The critic who would try to think of a world outside the World Cup and The Olympics is faced with a unique problem. FIFA and the IOC have a stranglehold on the global sport spectacle, on the presentation of the sporting event as a World Event. Their hold on the idea of the global event is so tight that even their harshest critics imagine that change will be brought about by participation in those events, or by boycotting those events. Within that critical discourse, change is possible if only we provide the right kind of pressure.
But real change will not happen either way. The larger these events become, the more media space they take up, the more public resources they use up – the worse it gets. By “it,” here, I think I mean “life.” Real change – is that a better Olympics? A better World Cup? Does one celebrate a Qatar World Cup or a Russian Olympics in the hope that these events will make Qatar and Russia more liberal environments for gays and women? In calling for that outcome, we enlist “gays and women” as neoliberal alibis, and lend legitimacy to the notion that the Olympic games improve every city that hosts them and that the idea that the World Cup unites the world’s football fans and creates possibilities for social change and better living. We all know that’s a lie.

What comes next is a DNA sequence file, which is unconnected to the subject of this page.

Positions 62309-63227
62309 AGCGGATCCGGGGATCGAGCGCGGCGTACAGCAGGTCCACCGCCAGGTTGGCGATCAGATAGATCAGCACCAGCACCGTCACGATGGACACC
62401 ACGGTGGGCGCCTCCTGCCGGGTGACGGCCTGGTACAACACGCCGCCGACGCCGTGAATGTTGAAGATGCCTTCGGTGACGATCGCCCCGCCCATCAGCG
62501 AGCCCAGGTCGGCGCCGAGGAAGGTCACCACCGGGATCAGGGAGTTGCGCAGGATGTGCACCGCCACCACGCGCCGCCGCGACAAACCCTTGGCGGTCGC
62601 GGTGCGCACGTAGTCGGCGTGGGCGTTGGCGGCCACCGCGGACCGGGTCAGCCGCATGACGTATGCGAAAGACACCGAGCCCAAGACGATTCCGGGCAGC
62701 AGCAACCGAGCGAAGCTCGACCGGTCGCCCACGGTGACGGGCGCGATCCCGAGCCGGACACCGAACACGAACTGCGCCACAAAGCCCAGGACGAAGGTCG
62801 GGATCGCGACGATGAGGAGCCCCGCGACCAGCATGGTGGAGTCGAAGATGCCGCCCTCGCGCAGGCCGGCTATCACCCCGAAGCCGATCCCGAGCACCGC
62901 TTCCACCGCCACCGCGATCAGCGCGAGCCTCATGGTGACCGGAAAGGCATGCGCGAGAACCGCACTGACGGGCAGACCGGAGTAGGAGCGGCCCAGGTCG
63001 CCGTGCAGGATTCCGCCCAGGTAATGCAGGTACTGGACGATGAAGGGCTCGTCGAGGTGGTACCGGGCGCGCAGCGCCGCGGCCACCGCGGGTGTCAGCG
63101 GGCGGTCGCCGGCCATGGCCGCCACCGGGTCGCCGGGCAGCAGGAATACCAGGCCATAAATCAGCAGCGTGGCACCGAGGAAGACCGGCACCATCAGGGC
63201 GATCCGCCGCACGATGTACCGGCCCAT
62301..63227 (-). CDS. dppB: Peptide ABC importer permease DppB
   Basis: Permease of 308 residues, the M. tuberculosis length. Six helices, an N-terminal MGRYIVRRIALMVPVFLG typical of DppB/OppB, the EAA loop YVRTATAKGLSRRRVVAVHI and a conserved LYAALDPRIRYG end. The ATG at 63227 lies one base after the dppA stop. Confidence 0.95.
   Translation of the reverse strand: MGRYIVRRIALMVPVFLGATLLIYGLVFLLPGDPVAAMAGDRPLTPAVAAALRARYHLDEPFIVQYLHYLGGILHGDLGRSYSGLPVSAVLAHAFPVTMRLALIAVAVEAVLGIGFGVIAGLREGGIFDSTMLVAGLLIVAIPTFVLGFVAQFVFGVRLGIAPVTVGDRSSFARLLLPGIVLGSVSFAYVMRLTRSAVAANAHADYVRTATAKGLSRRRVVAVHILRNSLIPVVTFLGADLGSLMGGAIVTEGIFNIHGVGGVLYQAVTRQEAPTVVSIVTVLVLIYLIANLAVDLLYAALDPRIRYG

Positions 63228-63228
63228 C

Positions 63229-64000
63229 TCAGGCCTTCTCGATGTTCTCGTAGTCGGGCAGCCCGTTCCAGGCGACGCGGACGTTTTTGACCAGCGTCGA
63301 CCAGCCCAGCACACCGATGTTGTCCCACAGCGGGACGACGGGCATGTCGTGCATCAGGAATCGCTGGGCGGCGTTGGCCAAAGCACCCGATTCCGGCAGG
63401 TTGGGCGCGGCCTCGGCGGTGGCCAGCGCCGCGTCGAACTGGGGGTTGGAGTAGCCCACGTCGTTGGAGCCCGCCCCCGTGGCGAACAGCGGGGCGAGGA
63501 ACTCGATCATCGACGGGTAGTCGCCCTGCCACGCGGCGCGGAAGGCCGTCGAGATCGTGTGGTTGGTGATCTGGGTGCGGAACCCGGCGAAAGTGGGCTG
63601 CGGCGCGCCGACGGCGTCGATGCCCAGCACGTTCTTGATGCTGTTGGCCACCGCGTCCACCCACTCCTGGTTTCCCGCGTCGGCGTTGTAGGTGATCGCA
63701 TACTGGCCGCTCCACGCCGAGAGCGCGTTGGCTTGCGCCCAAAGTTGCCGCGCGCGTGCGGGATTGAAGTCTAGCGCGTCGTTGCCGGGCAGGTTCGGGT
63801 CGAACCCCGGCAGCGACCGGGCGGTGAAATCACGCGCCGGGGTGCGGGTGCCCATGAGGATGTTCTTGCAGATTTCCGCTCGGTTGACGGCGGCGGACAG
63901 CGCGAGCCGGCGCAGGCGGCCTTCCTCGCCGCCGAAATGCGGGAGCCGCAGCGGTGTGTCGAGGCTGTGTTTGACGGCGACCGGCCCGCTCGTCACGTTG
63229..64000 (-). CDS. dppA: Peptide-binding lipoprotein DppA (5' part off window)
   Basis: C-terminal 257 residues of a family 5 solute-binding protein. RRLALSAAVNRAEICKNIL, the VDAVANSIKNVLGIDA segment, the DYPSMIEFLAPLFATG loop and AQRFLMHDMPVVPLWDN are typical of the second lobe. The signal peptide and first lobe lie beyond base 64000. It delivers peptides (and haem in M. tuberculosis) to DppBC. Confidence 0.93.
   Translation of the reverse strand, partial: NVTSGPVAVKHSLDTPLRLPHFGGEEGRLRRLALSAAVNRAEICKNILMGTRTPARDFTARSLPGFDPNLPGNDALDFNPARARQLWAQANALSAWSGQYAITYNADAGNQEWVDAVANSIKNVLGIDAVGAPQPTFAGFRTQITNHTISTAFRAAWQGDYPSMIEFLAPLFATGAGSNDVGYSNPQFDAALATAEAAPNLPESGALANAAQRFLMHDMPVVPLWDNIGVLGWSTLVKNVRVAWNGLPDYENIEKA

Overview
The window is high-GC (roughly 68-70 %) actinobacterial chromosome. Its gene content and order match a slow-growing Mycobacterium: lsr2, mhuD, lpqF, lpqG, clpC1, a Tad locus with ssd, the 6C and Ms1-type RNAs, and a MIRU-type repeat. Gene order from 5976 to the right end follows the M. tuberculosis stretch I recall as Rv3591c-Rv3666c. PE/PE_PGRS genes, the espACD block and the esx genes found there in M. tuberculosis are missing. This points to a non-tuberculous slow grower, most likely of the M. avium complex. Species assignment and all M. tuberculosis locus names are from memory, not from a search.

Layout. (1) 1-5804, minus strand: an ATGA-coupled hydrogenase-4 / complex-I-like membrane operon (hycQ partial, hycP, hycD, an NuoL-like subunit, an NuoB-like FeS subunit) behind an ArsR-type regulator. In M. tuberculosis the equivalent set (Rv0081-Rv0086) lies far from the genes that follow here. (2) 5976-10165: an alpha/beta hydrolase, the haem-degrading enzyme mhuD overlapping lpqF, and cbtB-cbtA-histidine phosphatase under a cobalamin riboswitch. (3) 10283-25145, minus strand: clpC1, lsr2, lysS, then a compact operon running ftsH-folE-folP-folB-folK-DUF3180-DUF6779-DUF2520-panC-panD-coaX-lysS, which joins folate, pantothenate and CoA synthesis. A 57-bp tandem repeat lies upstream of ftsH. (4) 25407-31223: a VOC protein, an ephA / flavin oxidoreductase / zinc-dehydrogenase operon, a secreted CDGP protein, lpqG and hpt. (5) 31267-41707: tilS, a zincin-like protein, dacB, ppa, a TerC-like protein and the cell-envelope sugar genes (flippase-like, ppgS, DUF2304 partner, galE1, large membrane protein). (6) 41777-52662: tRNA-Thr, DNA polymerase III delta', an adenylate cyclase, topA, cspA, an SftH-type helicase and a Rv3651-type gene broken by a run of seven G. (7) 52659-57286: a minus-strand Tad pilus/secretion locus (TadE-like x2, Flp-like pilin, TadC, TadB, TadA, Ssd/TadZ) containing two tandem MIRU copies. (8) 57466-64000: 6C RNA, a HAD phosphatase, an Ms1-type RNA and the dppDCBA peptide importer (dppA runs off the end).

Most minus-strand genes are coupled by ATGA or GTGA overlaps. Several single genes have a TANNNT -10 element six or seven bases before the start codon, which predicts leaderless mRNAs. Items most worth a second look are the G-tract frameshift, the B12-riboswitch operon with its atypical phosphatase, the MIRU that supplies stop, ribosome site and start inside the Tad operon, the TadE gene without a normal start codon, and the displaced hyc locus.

These organizations are more notorious in sports media for their corruption than for their discriminatory practices. Sports media cares about the former only as long as it doesn’t jeopardize advertising revenue, and it doesn’t care about the latter at all. FIFA and the IOC are happy to deploy female, black and Muslim athletes as alibis justifying their work. That work being not social justice, but the amplification of their hegemony.